Illustration for article titled How to Be a Successful Writer in 2020
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It’s a question I’m asked during book talks, while signing books after said talks, on panels, in emails, through DMs, at happy hours, and even once in between games at LA Fitness. I try to be as transparent as possible, but the honest answer (“I can tell you what worked for me, but there’s no universal template.) can be deflating for someone searching for insight from an author.

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So today, since we have so much time, I created a list that compiles years of research, best practices, trade tricks, lessons and personal observations. Perhaps this isn’t what helped me be a successful writer, but if you follow these five tips to the letter, they should help you.

1. Have rich parents

There’s no single possession more valuable to an aspiring writer than a mom and/or a dad swimming in cash. This will allow you to get into the best private schools and universities, which then gives you an inside track on internships, fellowships, lucrative positions and premium coke dealers. Also, being around other wealthy motherfuckers will teach you the linguistic affectations that make people assume “Oh, this person must be a writer” even if you’re literally just typing. And then, while you spend the first eight years of your adult life snorting couscous, they’ll be able to pay your rent until you land that first big deal.

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If you can’t have rich parents, at least try really hard to have upper-middle-class parents. (And, if you’re black, having at least one white parent is highly recommended.)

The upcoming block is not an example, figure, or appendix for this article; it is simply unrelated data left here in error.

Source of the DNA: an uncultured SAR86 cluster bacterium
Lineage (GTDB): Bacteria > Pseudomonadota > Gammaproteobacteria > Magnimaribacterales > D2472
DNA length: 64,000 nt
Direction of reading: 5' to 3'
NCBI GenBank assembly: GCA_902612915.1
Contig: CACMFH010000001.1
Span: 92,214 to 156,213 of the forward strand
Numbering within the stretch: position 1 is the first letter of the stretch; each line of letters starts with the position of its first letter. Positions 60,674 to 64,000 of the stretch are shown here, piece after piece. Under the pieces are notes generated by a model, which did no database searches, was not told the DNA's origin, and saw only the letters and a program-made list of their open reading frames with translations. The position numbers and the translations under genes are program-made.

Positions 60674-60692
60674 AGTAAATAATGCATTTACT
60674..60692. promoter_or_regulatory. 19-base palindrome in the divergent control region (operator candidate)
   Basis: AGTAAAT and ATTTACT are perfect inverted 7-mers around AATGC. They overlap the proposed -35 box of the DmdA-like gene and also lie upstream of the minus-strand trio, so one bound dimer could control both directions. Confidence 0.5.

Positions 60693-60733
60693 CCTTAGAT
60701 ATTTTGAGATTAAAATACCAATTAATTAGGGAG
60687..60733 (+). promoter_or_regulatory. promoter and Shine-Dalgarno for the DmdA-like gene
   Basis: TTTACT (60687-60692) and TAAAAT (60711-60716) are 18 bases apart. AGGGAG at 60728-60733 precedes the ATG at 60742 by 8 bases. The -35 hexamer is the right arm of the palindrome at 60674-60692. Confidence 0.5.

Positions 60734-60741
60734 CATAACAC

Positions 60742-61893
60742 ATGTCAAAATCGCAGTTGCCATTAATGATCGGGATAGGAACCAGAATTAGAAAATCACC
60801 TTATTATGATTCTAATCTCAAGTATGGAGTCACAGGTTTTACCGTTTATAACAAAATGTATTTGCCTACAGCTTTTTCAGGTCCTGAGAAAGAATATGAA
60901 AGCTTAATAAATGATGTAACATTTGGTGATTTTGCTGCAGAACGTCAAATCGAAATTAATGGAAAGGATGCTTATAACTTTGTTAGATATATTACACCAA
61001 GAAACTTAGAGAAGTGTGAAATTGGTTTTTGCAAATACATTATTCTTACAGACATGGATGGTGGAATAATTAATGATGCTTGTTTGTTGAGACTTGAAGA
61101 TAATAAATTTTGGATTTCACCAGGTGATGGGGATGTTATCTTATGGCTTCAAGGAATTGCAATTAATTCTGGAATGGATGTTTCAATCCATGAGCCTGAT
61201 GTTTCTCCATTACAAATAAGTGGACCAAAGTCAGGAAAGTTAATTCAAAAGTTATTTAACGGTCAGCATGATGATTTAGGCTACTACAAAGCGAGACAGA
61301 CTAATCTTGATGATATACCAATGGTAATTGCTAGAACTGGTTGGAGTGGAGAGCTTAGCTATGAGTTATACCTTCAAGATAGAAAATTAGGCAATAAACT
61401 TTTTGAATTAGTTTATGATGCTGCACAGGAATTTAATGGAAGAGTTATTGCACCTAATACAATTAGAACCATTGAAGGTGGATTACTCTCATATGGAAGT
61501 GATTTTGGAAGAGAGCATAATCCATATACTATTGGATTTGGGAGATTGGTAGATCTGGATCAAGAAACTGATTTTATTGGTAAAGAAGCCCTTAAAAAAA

2. Marry someone who is rich

Optimally, you’d have rich parents and you’d marry rich. But if having rich parents was too tall a hurdle, this is the next best thing.

If this helps, imagine that your parents and your partner are running a relay race, and you’re the baton! YOU DO NOT WANT TO GET DROPPED INTO WORKING CLASS!

3. Be white

Important. Not necessary, but still important. Kinda like cashews. Or Takeoff from Migos.

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4. If you can’t be white, ensconce yourself in whiteness

The great thing about whiteness is that there are so many ways to communicate a proximity to it. You can have exclusively white partners and mostly white friends. You can write to white people, or in a way that articulates a thirst for white praise. You can only cite white references in your work, and only consider work to be worthy if it’s published on the whitest platforms. You can even literally communicate this proximity by exoticizing even the most mundane aspects of your racial identity, and/or acting like you’re an “only.” (The “only” black person who eats beets and listens to Tame Impala, for instance.)

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5. Surround yourself with successful writers

If none of these things have worked for you, you could always try to just start hanging out with writers who happen to be successful. Will this help your writing? Maybe! But that’s not what matters. What does matter is that people will see you and will assume you must also be a successful writer, too. Like, imagine if you were 6'6 and just started clubbing every weekend with LeBron James and Dwyane Wade. People would naturally assume you’re in the NBA too. Same thing.

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You could even start dressing and talking like a writer, with funky glasses and hair and tattoos and sentences where you say things like “the ways in which” when you could’ve just said “how.” Once this osmosis is complete, boom! Here comes that deal.

I hope this helps!

Damon Young is the editor-in-chief of VSB, a columnist for GQ.com, and the author of What Doesn't Kill You Makes You Blacker (Ecco/HarperCollins)

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